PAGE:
Wednesday, June 30, 2010

Programming Languages

People who know me will be aware that I've been exploring the suitability of various programming languages for some software that I want to work on. Abetted by my ADHD/Aspie brain, this has been a bit like Alice falling down the rabbit hole into a world of weirdness. As the weeks go by, my collection of potential languages has grown much faster than my ability to do any of the evaluation that I was planning.

For the record, the list now consists of x86 Assembly Language, C, Python, Lua, Scheme/Racket, Common Lisp, Clojure, Erlang, Haskell and Javascript (in no particular order). And, if Clojure is involved, that would also mean learning Java—something I have assiduously avoided for the last 15 years. The more I add to this crazy pile, the more sure I am that I must be missing the perfect answer, even though the sane bits of my mind know that there is no perfect answer. Of course, the longer I amuse myself in this pseudo-analysis, the longer I am safe from having to put any work in on any of the real projects on my list.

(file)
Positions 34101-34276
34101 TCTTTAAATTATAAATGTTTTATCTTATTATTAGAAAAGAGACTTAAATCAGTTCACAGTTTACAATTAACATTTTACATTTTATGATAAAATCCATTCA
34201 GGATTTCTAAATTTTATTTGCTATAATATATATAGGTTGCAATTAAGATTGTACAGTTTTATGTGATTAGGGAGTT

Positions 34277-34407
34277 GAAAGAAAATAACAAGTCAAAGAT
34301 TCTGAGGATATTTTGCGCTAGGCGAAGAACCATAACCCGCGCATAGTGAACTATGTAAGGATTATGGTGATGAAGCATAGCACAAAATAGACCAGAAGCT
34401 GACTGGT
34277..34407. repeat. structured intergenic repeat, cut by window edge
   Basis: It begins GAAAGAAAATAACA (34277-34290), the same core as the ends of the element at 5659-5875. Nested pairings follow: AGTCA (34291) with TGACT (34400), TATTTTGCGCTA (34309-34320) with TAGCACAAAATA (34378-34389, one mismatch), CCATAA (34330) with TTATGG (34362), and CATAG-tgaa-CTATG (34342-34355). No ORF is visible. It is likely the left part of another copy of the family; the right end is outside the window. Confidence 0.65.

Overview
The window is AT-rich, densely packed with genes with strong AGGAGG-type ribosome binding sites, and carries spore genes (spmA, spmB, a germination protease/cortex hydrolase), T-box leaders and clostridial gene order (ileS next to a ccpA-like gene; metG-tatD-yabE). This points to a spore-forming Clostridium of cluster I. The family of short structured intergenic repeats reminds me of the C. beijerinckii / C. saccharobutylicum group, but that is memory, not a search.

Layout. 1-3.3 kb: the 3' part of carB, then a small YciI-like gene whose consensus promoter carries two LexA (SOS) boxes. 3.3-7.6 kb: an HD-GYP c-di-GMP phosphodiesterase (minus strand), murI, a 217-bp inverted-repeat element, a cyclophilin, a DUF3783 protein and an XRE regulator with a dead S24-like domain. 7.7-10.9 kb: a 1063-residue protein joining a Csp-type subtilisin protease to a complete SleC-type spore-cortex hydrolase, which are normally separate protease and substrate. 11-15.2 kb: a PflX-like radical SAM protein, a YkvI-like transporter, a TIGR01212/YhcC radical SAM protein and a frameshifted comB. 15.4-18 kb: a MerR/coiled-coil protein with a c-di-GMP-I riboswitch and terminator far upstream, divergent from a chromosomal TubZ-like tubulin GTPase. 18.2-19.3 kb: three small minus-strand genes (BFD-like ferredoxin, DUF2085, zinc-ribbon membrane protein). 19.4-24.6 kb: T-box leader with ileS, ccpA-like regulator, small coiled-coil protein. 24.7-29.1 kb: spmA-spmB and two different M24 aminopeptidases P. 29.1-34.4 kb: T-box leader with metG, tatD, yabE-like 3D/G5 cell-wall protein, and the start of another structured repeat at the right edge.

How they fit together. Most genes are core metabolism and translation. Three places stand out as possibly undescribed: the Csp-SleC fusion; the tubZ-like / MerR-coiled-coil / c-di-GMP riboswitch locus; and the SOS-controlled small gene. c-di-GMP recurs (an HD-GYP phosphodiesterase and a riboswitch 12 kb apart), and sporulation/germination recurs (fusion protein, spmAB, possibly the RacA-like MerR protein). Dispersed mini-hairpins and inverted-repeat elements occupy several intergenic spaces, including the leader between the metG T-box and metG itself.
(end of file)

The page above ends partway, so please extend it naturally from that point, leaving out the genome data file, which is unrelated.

It would be nice to be able to say that this insight has freed me from analysis paralysis and that I'm just going to start on something. After all, I am good at telling other people that any decision is better than no decision and that even a wrong decision can be easily fixed once it's clear that it was wrong. I'm less capable of listening to my own good advice. However, it has occurred to me that I could just decide on one step right here and now. So, for no reason other than that it's the language I know least about, I'm going to do some work with Clojure over the next week or two to see if it's a real candidate or not. The others can wait.